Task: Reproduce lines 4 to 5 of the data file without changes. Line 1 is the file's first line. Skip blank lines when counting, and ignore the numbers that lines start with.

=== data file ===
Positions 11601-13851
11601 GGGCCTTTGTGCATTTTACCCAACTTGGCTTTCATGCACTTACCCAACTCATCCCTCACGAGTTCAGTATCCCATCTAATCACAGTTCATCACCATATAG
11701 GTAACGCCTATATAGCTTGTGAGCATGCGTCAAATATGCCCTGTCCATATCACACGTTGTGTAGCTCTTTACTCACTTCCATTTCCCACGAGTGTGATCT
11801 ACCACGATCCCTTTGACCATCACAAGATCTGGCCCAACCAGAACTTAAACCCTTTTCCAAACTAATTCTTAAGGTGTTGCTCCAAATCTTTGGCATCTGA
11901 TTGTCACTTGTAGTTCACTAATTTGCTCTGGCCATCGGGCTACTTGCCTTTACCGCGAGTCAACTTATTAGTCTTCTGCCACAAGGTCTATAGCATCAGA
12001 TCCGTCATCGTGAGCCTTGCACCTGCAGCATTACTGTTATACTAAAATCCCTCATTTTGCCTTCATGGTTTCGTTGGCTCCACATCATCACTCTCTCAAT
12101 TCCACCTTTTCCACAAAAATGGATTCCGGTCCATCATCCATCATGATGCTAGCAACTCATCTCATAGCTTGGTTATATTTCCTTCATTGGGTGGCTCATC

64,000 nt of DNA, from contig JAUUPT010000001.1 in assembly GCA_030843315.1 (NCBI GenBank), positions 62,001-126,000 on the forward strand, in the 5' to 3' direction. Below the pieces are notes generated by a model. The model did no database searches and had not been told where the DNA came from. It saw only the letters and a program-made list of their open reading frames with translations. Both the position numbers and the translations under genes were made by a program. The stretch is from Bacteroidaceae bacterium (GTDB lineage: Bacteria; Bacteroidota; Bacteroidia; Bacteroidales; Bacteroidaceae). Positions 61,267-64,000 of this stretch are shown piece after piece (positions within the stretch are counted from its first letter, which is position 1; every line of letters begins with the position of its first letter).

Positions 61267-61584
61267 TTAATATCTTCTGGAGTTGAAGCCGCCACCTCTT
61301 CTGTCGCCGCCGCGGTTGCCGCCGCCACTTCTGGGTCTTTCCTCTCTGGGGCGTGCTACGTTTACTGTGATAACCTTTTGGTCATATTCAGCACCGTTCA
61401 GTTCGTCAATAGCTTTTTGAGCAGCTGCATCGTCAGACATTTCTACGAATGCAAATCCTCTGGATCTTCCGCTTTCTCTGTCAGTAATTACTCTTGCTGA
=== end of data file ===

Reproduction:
11801 ACCACGATCCCTTTGACCATCACAAGATCTGGCCCAACCAGAACTTAAACCCTTTTCCAAACTAATTCTTAAGGTGTTGCTCCAAATCTTTGGCATCTGA
11901 TTGTCACTTGTAGTTCACTAATTTGCTCTGGCCATCGGGCTACTTGCCTTTACCGCGAGTCAACTTATTAGTCTTCTGCCACAAGGTCTATAGCATCAGA